The images in Snow and Spire surpass words. There is one image in the book of a place I had once been. I recognized the location immediately. I had gone there alone. On that trip I did not see another human being for a week. At the time I could not believe there was such a landscape. In my memory the sites I saw fall into the border between reality and dreams. It was a foolish dangerous trip. Get the book - it is a much better way:
https://wolverinepublishing.com/snow-and-spire.

I came across this video of John's ventures. Besides the wonder of the images, John has been making some significant contributions to understanding the glaciers in the North Cascades.
 

Snow and Spire - The Aerial Photography of John Scurlock from Chris Newley on Vimeo.

 

Thursday, December 11, 2014

Update on Washaway

With winter high tides combined with very stormy conditions, the Pacific Ocean is taking some more of Washington State along with a few homes at Washaway Beach kirotv.com/videos/news/watch-it-ocean-undercut-home-on-washaway-beach/vCkfR/.

This has been an ongoing erosion problem that I wrote up after a visit in 2010.

cape-shoalwater-or-washaway-beach

more-on-shoalwater.html

HS also has a set of posts http://gravelbeach.blogspot.com/search?q=washaway
 

Wednesday, December 10, 2014

Egan Chasing Shadows

 

I have accumulated some books on the Washington State Landscape that deserve a write up hence wallula-gap and geology-of-san-juan-islands.
 
Timothy Egan took on Edward Curtis. Curtis moved to Washington State and started a photography business in Seattle. His fame is the photographs he took of First Nations peoples. Curtis' genius was recognizing that we would soon loose multiple cultures unless he captured those cultures before they were gone. He was not the only one to recognize this need, but he may have done more than anyone else capturing the shadows of the cultures that once inhabited our landscapes before they were gone.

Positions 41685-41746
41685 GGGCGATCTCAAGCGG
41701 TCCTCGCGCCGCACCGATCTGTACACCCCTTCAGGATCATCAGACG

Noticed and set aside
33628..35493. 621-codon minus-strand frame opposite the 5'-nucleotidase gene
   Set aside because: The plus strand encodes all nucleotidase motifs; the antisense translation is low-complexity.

Egan is one of our own and his perspective is appreciated. And the book manages to capture the capturer of shadows and another time so easily forgotten of the early days of the second nation in the Pacific Northwest and what is now Washington State. I particularly liked learning more about Asahel Curtis, Edward Curtis' brother as I have used his photographs in my own work. A. Curtis captured different images - numerous of geologic and historic importance and some that captured the shaping of our current landscapes.
 
I know that I have been frustrated at the loss of understanding of what once was the Pacific Northwest, but Curtis captured at least a part of that in his images and Egan gives this important work an added perspective. 

Monday, December 8, 2014

Wallula Gap Book


I have had this book for a couple of years. Where the Great River Bends is a compilation of natural and historic essays on Wallula Gap.

I have the personal opinion that the Gap may be the most underappreciated landscape features in Washington State. This book of essays on the geology, plant communities, and history further enhanced my own appreciation of this remarkable landscape. Good geology including how the gap was initially cut, not by the Columbia River, but by the Clearwater River - currently a tributary of the Snake. The river in the gap is slackwater from McNary Dam downstream of the gap. The book does a great job of explaining the secondary consequences of the river no longer have the massive floods through the gap followed by much lower water - not just on the river but on the surrounding uplands. As windy as the area northeast of the gap is, the dust and blowing sand are much diminished from the old days. Pacific Northwest history passed through the gap from Lewis and Clark, Hudson Bay Company traders, naturalist David Douglas and explorer John Thompson.  Today a great deal of commerce passes through the gap via barge and the railroads that line both sides of the gap. This is the route of the recently famous very heavy Powder River coal trains on the way to the coal port in British Columbia.

In a different era I ran and hiked the rim of the west side of the high cliffs above the Columbia River at this water gap accessing the area via back roads from Kennewick. It was one of the pleasures of living in Kennewick to have such a landscape nearby.